A report into the death of a 14 year-old girl while under the care of Pembrokeshire County Council has been published.
Seren Bernard – who is referred to as Child M in the report - was in foster care at the time of her death, in April 2012.
Seren took her own life.
The summary, which has been published on the Pembrokeshire County Council website, was written by an independent author provided by the British Association for Adoption and Fostering.
The review makes several recommendations for improvement, but concluded that it would remain uncertain as to whether there were any steps that, if taken, would have prevented Seren’s death.
Seren’s mother Sarah Pollock has previously complained about the way in which social services had handled her daughter’s case.
The summary details Seren’s movements between homes in Pembrokeshire, the midlands and Cornwall, instances of her running away from home and refers to a previous suicide attempt in September 2011.
It says that Seren had made allegations about drug-taking in her family and alleged that her mother had hit her.
In January 2012 Seren made an allegation of rape prior to becoming a looked after child.
The allegation was withdrawn by February 9th 2012 but the report is critical of the delay taken to investigate the complaint.
The lessons to be drawn from the case says: “Delays in carrying out police inquiries, where allegations of serious sexual assault/abuse have been made, must be avoided. Delay makes retraction of the allegation almost inevitable. The police should ensure that staffing and management levels are responsive and sufficient to meet this need. The police revised their procedures in July 2013 to address this concern.”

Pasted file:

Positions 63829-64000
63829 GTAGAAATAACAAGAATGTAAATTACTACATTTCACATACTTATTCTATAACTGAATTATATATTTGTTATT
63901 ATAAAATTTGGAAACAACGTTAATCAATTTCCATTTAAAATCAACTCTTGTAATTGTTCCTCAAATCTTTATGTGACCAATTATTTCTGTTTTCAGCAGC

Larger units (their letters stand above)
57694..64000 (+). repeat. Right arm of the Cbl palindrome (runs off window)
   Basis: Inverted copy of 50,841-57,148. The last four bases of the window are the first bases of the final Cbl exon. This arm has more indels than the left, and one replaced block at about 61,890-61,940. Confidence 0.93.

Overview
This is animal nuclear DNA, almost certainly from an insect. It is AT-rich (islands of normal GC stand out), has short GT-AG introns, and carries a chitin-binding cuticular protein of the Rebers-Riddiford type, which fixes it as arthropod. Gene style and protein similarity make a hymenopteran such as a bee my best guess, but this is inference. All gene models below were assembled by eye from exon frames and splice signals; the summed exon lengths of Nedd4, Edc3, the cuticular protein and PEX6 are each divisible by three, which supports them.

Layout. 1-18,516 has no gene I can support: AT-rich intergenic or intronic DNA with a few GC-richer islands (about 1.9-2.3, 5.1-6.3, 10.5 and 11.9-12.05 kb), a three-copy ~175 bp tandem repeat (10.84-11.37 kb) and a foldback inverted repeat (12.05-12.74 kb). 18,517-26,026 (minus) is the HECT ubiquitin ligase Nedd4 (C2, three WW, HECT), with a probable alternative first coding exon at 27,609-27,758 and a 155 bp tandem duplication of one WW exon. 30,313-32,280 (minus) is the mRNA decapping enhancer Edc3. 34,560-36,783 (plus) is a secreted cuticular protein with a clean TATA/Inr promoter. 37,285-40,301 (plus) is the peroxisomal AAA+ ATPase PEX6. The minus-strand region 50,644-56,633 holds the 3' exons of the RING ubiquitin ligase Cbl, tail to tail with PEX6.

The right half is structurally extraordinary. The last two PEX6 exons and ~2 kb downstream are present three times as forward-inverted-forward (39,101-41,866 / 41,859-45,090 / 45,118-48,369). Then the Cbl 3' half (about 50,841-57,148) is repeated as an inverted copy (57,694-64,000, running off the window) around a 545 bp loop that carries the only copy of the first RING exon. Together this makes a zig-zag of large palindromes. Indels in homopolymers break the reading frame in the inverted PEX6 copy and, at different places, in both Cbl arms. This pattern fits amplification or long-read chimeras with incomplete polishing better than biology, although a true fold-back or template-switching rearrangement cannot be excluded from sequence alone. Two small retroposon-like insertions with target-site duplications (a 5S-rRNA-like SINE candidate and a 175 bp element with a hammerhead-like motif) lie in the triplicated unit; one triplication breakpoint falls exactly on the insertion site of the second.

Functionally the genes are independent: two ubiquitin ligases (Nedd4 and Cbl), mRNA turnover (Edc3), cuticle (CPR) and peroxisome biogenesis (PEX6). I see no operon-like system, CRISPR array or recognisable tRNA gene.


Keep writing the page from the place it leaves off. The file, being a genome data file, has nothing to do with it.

The summary adds: "Following her attempted suicide in September 2011, Child M's vulnerability was such, and research regarding suicide would indicate, that a further attempt on her life was a possibility.
"However, in the days prior to her death, her mood is recorded to have lifted and her behaviour gave no indication that she was contemplating suicide.
"It must remain uncertain whether there were any steps that, if taken, would have prevented Child M's death."
The report says that with the benefit of hindsight there were a number of different actions that all agencies involved with Seren could have taken.
“There could have been better multi-agency co-operation and planning in this case, as they are key factors in working with high risk children and young people, particularly where there has already been a serious traumatic incident”.
A spokesperson for the Local Safeguarding Children Board said: “The death of any child is a profound loss and all the professionals involved feel a deep sympathy for the child and her family.
“Lessons can always be learnt from these tragic events and all agencies on the Local Safeguarding Children Board are fully committed to implementing the recommendations made.”